Seems strange to report that results from lottery sales were higher in 2008 than in year’s past. You would think people would be buying fewer lottery tickets while struggling to fill their gas tanks over the summer, and dealing with a recession that really took hold this fall and winter. Then again, isn’t that the American way? Don’t we all dream of striking it rich? Not me.
The Colorado Lottery saw record sales in 2008 of $499.4 million. The Florida Lottery recently joined the multi-state Powerball game in an effort to suck in even more players. What’s behind the success of these lottery programs in our society’s obsession with the rich and famous (thank you Robin Leach).
The Lottery Is A Tax On People That Can’t Do Math
For purposes of this discussion I am excluding people who play the lottery as a hobby, and can afford to do so. I’m referring to the guy with a wife and three kids at home with no money for groceries who is spending $20 a week on scratch off tickets. If that same guy would simply put the $80 per month in a good growth stock mutual fund for 30 years he’d “win” $100,000! That’s a pretty good payout, wouldn’t you say?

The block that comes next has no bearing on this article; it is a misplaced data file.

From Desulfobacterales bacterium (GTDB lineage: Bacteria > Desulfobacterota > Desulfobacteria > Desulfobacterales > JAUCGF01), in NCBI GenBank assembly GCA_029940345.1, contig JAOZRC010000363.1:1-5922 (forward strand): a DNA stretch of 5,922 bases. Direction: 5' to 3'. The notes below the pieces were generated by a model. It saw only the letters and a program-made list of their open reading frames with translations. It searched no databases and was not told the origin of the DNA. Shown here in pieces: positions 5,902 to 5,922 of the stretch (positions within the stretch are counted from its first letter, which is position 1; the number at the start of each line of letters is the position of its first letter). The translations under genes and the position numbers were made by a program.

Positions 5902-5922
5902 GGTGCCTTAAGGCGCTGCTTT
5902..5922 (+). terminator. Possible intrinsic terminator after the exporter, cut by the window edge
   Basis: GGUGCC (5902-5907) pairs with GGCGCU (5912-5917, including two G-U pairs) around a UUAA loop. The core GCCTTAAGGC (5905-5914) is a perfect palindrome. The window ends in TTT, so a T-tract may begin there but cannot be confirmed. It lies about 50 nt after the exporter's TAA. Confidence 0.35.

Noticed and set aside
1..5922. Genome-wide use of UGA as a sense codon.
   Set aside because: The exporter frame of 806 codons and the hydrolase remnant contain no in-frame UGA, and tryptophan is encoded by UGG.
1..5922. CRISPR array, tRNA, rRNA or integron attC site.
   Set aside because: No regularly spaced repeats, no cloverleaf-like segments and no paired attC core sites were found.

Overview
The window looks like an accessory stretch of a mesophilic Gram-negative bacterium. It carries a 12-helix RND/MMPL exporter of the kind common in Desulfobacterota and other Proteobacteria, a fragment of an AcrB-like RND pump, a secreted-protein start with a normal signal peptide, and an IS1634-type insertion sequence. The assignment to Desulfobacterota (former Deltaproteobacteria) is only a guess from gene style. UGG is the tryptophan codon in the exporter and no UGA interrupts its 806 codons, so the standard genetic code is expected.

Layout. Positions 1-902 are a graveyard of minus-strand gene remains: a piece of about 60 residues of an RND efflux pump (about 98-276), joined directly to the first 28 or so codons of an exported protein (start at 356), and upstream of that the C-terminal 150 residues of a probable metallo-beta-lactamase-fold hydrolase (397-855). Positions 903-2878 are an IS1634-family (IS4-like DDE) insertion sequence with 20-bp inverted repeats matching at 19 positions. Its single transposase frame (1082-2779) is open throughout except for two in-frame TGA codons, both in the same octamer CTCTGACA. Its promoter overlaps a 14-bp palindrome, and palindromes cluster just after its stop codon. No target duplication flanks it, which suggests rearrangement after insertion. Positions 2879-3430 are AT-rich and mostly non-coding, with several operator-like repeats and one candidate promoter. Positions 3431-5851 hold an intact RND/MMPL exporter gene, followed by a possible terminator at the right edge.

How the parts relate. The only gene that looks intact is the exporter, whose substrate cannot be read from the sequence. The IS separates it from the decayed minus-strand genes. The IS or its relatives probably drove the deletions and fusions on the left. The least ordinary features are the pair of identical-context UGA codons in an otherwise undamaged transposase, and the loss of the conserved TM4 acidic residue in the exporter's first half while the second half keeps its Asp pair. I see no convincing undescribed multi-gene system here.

But you could never convince him. When advised to save $80 a month, his response would probably be, “We can’t invest $80 a month! We’re living paycheck to paycheck.” Frustrating, I know. That’s because most people can’t see beyond the next paycheck when planning their financial futures. They squander every single penny they have now and just keep hoping they next paycheck will last them another two weeks.
But What If I Win?
It should come as no surprise that people who win the lottery often wind up broke. People with poor money-management habits don’t suddenly get smarter if a whole bunch of money is given to them. About the best thing you could hope for is that they have the sense to hire someone to manage it for them. Even then, they often know so little about money that they can’t adequately over-see their financial guy, who proceeds to rip them off behind the scenes.
Winning the lottery is not all roses. Imagine the people in your past that would be looking up your number if they saw you on the cover of People magazine as the country’s latest $100 million Powerball winner. No thanks. While I would love to have $100 million, I prefer to accumulate it the right way by building wealth. If by some miracle I won the lottery (and it would really take a miracle since I don’t play it), I would give away the majority of the money, minus enough to pay off my debts and those of close loved ones. As the saying goes, “more money, more problems.” And I sure don’t need 100 million new ones!